Parents and educators often discuss the intensity we see in gifted children and frequently marvel at the passion by which the gifted experience everything they care about in life (and completely ignore those things that do not matter to them).
Christine Fonseca has become one of my favorite bloggers for the gifted. In a recent post, she discussed intensity and included this famous poem by Pearl Buck, (1892-1973), recipient of the Pulitzer Prize in 1932 and of the Nobel Prize in Literature in 1938.
The truly creative mind in any field is no more than this:
A human creature born abnormally, inhumanly sensitive.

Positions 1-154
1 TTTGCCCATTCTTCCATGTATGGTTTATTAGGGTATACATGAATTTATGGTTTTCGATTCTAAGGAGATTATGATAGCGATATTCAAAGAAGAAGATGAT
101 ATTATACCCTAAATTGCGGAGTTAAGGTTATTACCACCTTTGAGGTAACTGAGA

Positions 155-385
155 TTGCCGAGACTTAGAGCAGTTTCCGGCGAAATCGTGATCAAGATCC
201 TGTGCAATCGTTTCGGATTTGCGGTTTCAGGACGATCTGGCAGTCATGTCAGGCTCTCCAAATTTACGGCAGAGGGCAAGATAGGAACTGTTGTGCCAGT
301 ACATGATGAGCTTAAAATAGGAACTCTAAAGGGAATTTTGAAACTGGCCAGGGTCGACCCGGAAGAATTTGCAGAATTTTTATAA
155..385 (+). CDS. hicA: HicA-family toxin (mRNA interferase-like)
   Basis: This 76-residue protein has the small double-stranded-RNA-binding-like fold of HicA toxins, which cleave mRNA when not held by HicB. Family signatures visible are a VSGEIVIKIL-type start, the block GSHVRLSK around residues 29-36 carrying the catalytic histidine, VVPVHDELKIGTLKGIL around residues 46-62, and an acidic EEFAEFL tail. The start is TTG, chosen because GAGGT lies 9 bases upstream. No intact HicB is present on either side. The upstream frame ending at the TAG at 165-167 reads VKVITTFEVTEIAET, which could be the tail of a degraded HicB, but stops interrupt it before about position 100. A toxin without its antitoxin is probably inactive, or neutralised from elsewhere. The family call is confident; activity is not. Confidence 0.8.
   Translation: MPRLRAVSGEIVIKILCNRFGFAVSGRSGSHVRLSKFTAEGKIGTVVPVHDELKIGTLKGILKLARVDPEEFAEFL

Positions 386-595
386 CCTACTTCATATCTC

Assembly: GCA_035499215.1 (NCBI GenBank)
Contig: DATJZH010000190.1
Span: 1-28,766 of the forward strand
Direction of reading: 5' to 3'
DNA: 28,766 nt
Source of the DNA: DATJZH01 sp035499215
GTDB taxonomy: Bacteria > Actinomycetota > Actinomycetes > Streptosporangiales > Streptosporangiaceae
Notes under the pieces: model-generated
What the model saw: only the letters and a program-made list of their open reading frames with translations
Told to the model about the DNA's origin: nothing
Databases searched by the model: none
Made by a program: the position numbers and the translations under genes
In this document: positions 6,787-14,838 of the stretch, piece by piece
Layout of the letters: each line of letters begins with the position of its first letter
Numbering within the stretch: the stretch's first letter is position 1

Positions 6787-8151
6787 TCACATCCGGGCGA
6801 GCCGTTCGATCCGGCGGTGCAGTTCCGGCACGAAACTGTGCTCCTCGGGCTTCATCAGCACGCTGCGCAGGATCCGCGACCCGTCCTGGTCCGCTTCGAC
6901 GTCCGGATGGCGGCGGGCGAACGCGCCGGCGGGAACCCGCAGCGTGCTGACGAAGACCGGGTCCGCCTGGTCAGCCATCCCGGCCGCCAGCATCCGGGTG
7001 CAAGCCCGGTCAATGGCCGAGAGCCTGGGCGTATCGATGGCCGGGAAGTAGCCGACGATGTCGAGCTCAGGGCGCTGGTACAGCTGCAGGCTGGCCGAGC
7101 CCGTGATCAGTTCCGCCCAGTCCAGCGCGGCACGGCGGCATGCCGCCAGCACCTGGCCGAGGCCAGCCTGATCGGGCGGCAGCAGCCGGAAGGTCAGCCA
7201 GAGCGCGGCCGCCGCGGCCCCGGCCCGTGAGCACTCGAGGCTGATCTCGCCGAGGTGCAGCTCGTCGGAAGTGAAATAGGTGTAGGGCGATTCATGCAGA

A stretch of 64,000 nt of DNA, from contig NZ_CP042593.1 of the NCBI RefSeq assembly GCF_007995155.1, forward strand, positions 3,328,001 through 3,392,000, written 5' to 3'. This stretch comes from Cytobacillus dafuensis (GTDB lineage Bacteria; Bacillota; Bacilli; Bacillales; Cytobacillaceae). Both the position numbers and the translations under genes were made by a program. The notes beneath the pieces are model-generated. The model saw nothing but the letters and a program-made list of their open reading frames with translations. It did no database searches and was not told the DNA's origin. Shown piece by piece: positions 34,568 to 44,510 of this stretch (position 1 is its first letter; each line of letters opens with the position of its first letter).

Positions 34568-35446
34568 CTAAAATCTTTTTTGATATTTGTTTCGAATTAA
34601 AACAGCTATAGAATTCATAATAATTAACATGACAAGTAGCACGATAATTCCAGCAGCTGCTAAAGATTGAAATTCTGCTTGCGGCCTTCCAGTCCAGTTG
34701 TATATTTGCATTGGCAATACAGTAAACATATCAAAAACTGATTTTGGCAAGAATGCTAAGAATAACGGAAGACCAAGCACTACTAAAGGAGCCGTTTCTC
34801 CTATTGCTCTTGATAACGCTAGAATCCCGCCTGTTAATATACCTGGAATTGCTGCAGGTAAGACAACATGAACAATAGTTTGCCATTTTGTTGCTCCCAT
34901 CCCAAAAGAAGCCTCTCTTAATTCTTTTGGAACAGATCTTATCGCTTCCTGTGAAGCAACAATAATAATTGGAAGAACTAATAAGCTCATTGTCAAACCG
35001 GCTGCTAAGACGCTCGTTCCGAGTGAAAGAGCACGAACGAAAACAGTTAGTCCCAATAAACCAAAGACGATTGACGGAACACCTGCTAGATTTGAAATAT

To him… a touch is a blow,
a sound is a noise,
a misfortune is a tragedy,
a joy is an ecstasy,
a friend is a lover,
a lover is a god,
and failure is death.
Add to this cruelly delicate organism the overpowering necessity to create, create, create – – – so that without the creating of music or poetry or books or buildings or something of meaning, his very breath is cut off from him. He must create, must pour out creation. By some strange, unknown, inward urgency he is not really alive unless he is creating.
— Pearl Buck